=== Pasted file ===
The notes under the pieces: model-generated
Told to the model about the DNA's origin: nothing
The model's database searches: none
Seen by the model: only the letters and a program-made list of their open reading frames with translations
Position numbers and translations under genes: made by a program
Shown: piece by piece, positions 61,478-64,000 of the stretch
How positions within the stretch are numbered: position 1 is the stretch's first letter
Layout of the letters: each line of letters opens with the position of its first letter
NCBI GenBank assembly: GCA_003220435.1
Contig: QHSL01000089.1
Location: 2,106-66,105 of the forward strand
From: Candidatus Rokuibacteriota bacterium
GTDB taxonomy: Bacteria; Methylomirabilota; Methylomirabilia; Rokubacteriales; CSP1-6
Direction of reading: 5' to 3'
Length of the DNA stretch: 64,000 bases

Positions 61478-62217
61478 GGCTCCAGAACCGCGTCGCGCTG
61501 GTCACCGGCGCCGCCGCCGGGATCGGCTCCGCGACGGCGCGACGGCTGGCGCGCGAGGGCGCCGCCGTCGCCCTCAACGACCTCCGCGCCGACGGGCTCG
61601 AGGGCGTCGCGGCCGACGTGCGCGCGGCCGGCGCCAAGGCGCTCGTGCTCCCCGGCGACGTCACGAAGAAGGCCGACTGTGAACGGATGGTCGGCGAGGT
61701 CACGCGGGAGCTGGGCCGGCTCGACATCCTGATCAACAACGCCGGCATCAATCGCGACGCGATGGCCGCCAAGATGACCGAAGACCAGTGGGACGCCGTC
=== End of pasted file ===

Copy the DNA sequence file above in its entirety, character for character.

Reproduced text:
The notes under the pieces: model-generated
Told to the model about the DNA's origin: nothing
The model's database searches: none
Seen by the model: only the letters and a program-made list of their open reading frames with translations
Position numbers and translations under genes: made by a program
Shown: piece by piece, positions 61,478-64,000 of the stretch
How positions within the stretch are numbered: position 1 is the stretch's first letter
Layout of the letters: each line of letters opens with the position of its first letter
NCBI GenBank assembly: GCA_003220435.1
Contig: QHSL01000089.1
Location: 2,106-66,105 of the forward strand
From: Candidatus Rokuibacteriota bacterium
GTDB taxonomy: Bacteria; Methylomirabilota; Methylomirabilia; Rokubacteriales; CSP1-6
Direction of reading: 5' to 3'
Length of the DNA stretch: 64,000 bases

Positions 61478-62217
61478 GGCTCCAGAACCGCGTCGCGCTG
61501 GTCACCGGCGCCGCCGCCGGGATCGGCTCCGCGACGGCGCGACGGCTGGCGCGCGAGGGCGCCGCCGTCGCCCTCAACGACCTCCGCGCCGACGGGCTCG
61601 AGGGCGTCGCGGCCGACGTGCGCGCGGCCGGCGCCAAGGCGCTCGTGCTCCCCGGCGACGTCACGAAGAAGGCCGACTGTGAACGGATGGTCGGCGAGGT
61701 CACGCGGGAGCTGGGCCGGCTCGACATCCTGATCAACAACGCCGGCATCAATCGCGACGCGATGGCCGCCAAGATGACCGAAGACCAGTGGGACGCCGTC